New York governor discourages nonessential travel from New Jersey, Connecticut

FILE PHOTO: Governor of New York Andrew Cuomo speaks in the Manhattan borough of New York City, New York, U.S., October 12, 2020. REUTERS/Carlo Allegri/File Photo

NEW YORK (Reuters) – New York Governor Andrew Cuomo said he wanted to limit nonessential travel from New Jersey and Connecticut as the neighboring states see upticks in novel coronavirus cases and that he would announce new guidance on Wednesday.

“There’s no practical way to quarantine New York from New Jersey and Connecticut, there are just too many interchanges,” Cuomo, a Democrat, told reporters on a conference call, noting the many people living in the states who commute to jobs in New York City.

He said he planned to speak with the governors of the two states later on Tuesday about “making it clear to the extent travel among the states or between the states is not essential it should be avoided.” He later said he also wanted to discourage nonessential travel from Pennsylvania.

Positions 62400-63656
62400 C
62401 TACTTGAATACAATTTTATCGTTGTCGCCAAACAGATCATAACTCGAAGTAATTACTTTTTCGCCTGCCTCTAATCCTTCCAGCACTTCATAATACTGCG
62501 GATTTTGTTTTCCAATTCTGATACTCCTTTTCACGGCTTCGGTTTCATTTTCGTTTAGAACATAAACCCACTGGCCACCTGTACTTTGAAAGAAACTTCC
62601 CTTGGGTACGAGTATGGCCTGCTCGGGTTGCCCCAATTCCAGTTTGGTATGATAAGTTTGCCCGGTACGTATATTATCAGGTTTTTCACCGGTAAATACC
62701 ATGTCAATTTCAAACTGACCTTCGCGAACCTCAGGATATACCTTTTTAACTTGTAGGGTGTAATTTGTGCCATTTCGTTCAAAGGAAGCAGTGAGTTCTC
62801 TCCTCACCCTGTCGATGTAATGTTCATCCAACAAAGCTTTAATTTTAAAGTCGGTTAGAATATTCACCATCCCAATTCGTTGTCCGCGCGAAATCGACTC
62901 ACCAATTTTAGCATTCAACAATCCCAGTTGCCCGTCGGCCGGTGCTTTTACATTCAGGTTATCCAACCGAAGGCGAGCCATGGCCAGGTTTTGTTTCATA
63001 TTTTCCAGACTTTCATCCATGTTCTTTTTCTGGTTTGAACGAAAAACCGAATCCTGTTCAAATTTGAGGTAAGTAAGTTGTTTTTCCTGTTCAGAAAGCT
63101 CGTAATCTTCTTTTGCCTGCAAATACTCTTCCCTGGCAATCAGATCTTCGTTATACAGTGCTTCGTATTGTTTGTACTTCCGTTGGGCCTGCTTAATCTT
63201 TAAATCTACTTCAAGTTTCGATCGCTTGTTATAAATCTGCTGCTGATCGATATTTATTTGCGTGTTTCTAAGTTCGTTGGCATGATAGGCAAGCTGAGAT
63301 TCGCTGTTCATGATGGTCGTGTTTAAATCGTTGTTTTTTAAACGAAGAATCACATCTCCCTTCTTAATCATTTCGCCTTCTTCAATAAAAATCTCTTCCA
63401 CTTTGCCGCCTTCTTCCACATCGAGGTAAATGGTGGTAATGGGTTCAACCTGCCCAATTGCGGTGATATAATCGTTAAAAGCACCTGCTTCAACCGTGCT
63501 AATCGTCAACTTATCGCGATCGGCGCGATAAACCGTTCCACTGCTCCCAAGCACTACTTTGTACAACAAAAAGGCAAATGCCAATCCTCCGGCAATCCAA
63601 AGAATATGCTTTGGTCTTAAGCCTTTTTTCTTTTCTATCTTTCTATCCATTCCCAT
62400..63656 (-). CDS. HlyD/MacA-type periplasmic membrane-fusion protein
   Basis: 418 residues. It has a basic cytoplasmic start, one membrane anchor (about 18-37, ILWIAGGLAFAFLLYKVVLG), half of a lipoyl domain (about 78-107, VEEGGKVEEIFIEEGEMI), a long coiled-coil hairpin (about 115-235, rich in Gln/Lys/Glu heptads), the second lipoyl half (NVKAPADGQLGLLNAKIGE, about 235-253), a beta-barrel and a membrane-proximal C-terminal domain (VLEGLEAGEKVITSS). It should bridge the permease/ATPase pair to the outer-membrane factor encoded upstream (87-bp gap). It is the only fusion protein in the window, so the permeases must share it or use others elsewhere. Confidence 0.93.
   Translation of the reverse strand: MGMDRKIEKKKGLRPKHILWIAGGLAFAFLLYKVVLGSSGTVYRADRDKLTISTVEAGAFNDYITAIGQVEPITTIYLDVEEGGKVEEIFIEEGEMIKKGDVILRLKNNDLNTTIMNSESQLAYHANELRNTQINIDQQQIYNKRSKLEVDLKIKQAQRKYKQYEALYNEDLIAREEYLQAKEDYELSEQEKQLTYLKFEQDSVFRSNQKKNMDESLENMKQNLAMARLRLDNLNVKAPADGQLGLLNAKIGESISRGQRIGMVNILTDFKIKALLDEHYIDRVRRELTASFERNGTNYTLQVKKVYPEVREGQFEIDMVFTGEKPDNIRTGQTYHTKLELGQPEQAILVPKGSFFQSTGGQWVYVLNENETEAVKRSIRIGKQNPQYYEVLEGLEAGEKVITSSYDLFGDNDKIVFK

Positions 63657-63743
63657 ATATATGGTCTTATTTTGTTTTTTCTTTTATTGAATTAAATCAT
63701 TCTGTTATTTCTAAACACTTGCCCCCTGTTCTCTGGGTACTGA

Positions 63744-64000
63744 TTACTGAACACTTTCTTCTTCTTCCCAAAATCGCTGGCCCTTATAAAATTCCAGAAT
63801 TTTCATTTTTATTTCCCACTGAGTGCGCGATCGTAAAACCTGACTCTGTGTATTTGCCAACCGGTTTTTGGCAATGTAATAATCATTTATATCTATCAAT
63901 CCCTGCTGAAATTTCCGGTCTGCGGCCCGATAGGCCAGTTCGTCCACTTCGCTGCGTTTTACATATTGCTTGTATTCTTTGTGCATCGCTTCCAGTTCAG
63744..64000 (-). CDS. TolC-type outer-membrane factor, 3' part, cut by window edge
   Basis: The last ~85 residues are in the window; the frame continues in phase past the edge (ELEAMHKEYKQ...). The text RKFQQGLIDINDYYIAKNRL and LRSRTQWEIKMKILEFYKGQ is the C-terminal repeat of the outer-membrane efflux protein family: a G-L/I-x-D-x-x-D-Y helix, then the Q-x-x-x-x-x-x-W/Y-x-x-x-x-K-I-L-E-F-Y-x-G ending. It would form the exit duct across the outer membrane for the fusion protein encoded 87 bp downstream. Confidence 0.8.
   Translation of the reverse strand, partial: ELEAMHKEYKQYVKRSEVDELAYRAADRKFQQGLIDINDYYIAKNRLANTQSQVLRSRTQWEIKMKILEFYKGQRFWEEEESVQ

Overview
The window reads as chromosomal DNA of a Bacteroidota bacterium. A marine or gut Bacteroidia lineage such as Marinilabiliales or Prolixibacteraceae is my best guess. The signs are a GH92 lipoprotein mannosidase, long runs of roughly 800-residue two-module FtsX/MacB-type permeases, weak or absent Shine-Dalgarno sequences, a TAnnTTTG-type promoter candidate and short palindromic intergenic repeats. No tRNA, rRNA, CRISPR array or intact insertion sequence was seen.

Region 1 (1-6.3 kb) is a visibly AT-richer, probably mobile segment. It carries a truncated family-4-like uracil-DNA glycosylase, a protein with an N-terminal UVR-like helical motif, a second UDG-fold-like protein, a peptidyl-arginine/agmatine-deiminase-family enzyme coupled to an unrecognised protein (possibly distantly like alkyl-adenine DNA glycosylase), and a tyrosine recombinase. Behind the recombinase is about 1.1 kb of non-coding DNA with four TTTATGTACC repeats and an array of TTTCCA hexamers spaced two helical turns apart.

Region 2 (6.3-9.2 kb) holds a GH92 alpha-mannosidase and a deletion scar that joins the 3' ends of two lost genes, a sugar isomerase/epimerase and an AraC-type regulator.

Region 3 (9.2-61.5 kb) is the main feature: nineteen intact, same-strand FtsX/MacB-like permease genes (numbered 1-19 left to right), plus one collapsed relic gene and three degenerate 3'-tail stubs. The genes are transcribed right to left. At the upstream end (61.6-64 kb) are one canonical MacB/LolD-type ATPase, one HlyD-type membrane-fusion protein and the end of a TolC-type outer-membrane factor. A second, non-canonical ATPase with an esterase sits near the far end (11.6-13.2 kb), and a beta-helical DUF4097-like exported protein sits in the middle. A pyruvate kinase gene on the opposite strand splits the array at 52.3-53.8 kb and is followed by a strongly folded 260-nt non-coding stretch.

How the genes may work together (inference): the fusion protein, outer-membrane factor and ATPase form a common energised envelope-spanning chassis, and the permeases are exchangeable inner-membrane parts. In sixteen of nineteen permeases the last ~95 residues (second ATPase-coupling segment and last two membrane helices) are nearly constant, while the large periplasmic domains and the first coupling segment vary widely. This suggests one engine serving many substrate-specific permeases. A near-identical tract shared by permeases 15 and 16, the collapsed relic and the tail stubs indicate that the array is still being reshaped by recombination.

The rate of positive coronavirus tests was above 3% in New Jersey, state health officials said on Monday. In Connecticut, the positivity rate was 1.7%, Governor Ned Lamont said on Monday. Pennsylvania’s was 4.3%, said Governor Tom Wolf.

New York’s positivity rate was 1.3% on Tuesday, one of the lowest in the nation, but health officials have raised concerns about some “hot spots” in parts of New York City and counties north of the metropolis.

New York, which faced one of the most rampant outbreaks in the world earlier this year, now requires people arriving from 38 states and two U.S. territories to quarantine for 14 days. Connecticut, New Jersey and Pennsylvania now meet the state’s criteria for the quarantine requirements, but Cuomo said on Tuesday he would not yet add them to the list.

“It would have a disastrous effect on the economy, and remember while we’re fighting this public health pandemic, we’re also fighting to open up the economy,” Cuomo said.


(Reporting by Jonathan Allen; editing by Jonathan Oatis)



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